Doug Miller KMC: I’m looking forward to that day. Well there you go. Well, you know, you and I are probably be competing for best looking bald guy, the in the industry. But none of you, you know, you should definitely be on that list. Uh, you guys have been great about supporting the controlled trends awards too, so thank you so much for that. But a sort of getting along the lines, you know, Kenny had the scalability of the product. I mean, if you go from commander, you go up to conquest and uh, you know, Walker Committee a little bit through conquest because that really does allow you to go from, you know, the, the, the 5 million buildings up to compete with that 1% of the triangle like Kenny’s talking about, right? The conquest is, is a hardware product line. And um, when we, we’ve brought conquest out a few years back now we go with conquest was to simplify as design and selection. One of the things that was always a challenge and brought somebody was, you know, there’s all these different part numbers and I’m a new guy and I’m trying to figure out the engineer. My first job, Oh man, I got this many of your handlers and these many Vav boxes and all these other ancillary devices and what do I pick and what do I put on work? And so we, so we simplified it and you said you’ve got a unitary control or a Vav and we narrowed it down to three devices. We’ve simplified it from my perspective, all of our devices are advanced application controllers, which means that they’ll come from the factory with preprogrammed algorithms in them, but if you decide you want to change them add a side loop that controls the exhaust fan or interlocks radiation or something like that, it’s simplistically do that. Probably one of the bigger things that we did that though on this kind of alludes back to your infamous photo with the name tag in the background, but if your our viewers are familiar with RFI or near field communications, we’ve invented an RFID chip in all of our control products and what that allows you to do is take an app from your smartphone and you can lay your phone on top of the box while it’s still in the factory packaging and unpowered and be able to configure that device. For instance, the smartphone, and this was for the first time I saw that was kind of spooky it how’s that? How does that work? That was cool. That was cool. Yes. Entering your pop on your phone powers the RFID chip and you know again where it’s really been a value add for customers, it costs x amount of dollars to make the product right. I mean it costs x amount of dollars to populate a circuit board and enclosure loaded up with software. There’s only so much we can do on that out of that from a cost reduction perspective we can really bring value to our partners is by cutting the amount of field installation time. Cause that’s always their biggest variable in putting the project together is how long is it gonna take to actually do this. So as an example, you don’t see, you’ve got a 20 Vav box job will. The way we always did that we asked was, you know a technician would take 20 controllers, are the box and put them on a table and where are the communication for wall and tolerate them all up and they plug in his laptop and he’d helped work program and all those devices. If the tech was really good, he could probably pull up a 20 box job in four to six hours. Now we can do in 40 minutes. So it’s a tremendous labor savings and we’ve incorporated all of those features in the product. So we made it easier to pick, easier to set up and program easier. Commission easier. Yeah,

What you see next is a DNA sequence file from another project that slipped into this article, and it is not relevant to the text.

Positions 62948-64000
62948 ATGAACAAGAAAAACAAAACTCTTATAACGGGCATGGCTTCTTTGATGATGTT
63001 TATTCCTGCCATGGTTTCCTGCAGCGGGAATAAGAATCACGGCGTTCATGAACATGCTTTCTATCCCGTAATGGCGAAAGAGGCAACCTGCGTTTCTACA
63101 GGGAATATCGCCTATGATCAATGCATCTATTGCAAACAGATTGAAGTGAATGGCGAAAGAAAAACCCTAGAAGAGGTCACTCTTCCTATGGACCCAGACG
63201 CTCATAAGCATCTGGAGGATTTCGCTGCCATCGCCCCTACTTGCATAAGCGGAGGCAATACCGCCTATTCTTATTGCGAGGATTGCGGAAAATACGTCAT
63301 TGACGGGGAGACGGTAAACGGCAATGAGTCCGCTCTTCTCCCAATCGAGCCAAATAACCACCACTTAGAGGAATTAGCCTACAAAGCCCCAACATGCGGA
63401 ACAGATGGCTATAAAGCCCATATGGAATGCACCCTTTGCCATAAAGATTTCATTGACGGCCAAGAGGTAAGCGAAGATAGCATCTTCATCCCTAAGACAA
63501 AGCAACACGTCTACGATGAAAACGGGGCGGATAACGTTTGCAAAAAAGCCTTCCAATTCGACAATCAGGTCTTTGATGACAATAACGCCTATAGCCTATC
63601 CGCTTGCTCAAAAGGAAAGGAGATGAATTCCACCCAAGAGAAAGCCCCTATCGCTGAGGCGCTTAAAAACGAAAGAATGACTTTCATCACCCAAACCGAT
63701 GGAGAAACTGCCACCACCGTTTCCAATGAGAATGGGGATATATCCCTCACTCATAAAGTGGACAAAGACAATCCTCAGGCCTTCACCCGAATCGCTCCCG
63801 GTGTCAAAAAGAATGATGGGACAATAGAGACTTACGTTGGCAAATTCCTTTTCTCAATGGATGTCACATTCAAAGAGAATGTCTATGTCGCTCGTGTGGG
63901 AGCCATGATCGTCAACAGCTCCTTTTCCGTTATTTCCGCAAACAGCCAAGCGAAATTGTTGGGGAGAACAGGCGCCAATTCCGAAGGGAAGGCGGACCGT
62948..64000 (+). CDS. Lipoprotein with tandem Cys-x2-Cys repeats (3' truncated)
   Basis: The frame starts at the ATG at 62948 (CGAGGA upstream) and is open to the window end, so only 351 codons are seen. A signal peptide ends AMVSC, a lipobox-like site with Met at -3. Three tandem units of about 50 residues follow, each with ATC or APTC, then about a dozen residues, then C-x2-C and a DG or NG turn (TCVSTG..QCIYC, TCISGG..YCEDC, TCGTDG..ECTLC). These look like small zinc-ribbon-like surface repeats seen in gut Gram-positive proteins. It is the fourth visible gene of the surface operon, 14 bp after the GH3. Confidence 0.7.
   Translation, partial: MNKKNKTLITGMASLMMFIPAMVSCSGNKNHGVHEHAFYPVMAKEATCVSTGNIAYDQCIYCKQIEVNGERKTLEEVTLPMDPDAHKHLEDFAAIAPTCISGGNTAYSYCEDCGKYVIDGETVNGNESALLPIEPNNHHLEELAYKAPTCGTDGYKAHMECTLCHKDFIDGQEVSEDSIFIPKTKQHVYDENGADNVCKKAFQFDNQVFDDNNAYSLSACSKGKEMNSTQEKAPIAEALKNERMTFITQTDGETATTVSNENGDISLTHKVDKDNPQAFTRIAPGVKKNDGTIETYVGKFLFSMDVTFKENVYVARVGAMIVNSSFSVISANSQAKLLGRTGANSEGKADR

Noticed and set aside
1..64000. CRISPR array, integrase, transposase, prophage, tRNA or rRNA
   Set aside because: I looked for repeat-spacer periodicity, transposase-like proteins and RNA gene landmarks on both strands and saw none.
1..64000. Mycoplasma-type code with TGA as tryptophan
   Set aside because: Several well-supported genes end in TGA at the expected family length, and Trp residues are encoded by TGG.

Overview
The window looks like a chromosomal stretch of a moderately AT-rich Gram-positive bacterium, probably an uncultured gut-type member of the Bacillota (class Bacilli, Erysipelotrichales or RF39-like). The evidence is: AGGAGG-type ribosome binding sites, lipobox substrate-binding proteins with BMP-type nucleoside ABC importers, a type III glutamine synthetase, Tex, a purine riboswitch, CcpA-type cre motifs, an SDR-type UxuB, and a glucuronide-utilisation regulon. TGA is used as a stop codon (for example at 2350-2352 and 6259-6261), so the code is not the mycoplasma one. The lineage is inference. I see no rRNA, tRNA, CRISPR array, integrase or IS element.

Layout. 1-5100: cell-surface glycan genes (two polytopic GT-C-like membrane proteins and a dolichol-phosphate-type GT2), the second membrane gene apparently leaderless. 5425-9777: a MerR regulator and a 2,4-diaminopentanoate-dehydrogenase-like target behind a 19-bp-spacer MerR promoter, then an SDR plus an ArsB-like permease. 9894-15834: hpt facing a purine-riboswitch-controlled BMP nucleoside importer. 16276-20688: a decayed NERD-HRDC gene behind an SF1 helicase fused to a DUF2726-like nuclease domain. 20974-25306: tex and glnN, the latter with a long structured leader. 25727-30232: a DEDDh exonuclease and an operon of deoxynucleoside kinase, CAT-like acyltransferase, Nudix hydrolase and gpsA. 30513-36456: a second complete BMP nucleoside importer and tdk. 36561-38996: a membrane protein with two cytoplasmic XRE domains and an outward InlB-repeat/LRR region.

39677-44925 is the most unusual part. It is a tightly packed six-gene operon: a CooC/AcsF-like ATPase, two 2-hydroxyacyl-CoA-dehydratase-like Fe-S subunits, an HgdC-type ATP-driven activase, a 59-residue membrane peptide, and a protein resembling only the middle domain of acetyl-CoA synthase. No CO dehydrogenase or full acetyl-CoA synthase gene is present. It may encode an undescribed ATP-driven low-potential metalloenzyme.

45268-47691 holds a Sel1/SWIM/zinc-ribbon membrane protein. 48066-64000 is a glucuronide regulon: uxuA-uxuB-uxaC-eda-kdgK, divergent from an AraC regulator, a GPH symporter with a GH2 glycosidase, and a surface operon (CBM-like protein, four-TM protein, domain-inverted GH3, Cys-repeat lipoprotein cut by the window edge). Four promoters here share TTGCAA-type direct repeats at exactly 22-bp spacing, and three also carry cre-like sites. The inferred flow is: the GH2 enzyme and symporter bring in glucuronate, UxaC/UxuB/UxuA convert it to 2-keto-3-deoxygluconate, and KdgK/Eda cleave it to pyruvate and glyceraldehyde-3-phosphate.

Ken Smyers: no, no, you’re right. It makes it more predictable because like I said, the installation is done predictability part of it. And most of your stuff connects with cat five as well now. Yeah, we offer MSTP, which is the way we’ve always done it, you know, the industry as a whole as always done it for years. And then ether net connectivity back. That’s been an interesting transition for us. You know, we, we offered Ip controllers started about three years and we kind of thought, okay, well we’ll see what the acceptance rate is in the marketplace. And A, from a manufacturing perspective get ramped up a lot faster than we thought it was going on. Which tells us kind of tie in our conversation together of Iot, the age of connectivity, intelligence at the edge. That’s moving a lot faster pace. And I think we realize it is, no, no, no, no, no. Agreed. And other thing too. I just want to get back as a simplistic thing about, uh, no simplistic but powerful about conquest because again, you know, you’ve got the near field communication for your Vav controllers. You got your unitary controller year, uh, and then your, um, uh, what I would call a plant controller. I think you use a different term for it is kind of cool as ADM potato outputs, but it’s expandable up to 40, and correct me if I’m wrong, but it’s kind of cool because all those things come with pre factory program algorithms. If you want to use them, you don’t have to, again, you can use the dues line or block programming with any of those, but for that expansion, I mean you’ve got little cards that you just put in the slots, right? So, you know, particular application preprogrammed, put the little cards in and you’re good to go. So that’s kind of really knocked down installation time down and the potential for, uh, an installer to make an error down a bunch, I would think. Oh yeah, absolutely. I mean, the Hoa cards are great. They use quite frequently. Um, owners love them. Just from a perspective of, you know, if a guy’s got a damper that’s not opening right, he can, he can put that card in and deliver it to manual and you know, turn the pot. It’s the damper Romans and he knows he’s got a software problem. It’s a damper, doesn’t open then he knows I’ve got a mechanical issue there. Right. They’re are great on construction jobs because a lot of times the Arab Palliser wants to get started before the jobs maybe be ready to go or we haven’t written the controls jet for the air handler. You can plug that card in, he can dial, we have for you to do whatever he wants them to be at and start as their balance. Very cool.